Instruments | Ophicleide | Late Romantic | Classical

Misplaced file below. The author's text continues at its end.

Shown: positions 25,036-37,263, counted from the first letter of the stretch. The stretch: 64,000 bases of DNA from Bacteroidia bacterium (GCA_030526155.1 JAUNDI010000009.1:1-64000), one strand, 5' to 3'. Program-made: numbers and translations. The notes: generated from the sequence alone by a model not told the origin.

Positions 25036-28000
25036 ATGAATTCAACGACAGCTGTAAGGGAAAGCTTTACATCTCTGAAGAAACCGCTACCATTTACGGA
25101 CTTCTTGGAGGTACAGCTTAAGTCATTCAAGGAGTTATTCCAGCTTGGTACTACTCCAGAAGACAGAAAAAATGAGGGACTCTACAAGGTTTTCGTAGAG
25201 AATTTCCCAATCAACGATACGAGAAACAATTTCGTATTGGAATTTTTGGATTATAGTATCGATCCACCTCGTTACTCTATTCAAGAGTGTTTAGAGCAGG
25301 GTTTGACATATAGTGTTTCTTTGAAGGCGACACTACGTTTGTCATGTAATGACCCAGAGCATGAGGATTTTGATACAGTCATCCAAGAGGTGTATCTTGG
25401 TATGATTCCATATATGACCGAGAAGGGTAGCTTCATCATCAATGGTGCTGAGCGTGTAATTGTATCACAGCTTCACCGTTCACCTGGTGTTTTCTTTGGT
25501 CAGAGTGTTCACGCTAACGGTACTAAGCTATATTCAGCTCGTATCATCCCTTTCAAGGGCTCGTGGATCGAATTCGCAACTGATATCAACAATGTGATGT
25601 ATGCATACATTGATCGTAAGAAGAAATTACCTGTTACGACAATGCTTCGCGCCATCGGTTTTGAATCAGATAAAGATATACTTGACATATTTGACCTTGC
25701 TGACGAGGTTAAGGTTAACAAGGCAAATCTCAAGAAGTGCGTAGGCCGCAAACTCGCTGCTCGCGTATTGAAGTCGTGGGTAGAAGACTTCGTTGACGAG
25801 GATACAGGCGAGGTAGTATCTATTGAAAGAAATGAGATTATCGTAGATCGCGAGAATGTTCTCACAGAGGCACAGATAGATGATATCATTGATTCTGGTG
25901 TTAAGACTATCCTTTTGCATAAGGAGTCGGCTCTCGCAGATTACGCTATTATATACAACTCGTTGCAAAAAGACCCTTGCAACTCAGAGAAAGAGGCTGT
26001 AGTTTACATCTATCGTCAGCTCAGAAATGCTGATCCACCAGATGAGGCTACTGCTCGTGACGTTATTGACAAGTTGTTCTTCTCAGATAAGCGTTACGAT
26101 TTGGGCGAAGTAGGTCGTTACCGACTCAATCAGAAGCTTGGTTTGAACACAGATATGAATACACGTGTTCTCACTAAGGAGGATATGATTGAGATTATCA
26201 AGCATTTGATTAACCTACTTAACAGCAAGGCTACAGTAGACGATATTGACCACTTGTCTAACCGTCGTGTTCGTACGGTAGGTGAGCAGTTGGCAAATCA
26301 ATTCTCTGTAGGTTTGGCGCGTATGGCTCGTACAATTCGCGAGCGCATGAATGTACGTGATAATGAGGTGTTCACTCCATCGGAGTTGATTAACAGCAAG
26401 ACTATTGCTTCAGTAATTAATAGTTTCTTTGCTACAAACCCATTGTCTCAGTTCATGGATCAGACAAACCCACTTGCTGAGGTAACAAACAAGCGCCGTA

Patented in 1821, the ophicleide was a French invention. Although the name is intended to mean ‘keyed serpent’, the instrument is not a serpent, but rather a development of the keyed bugle, undertaken by Halary in Paris. The instrument comes in various sizes with various ranges, but all built to the same pattern. Built in a tight U-shape, the ophicleide is held upright, with the bell opening a little above the player’s crown and the mouthpiece at the end of a crook at 45 degrees to the instrument’s body. Generally made of brass (wooden instruments were known: the maker Thomas McBean Glen of Edinburgh called his ‘serpentkleides’), it had anything from nine to 12 keys.
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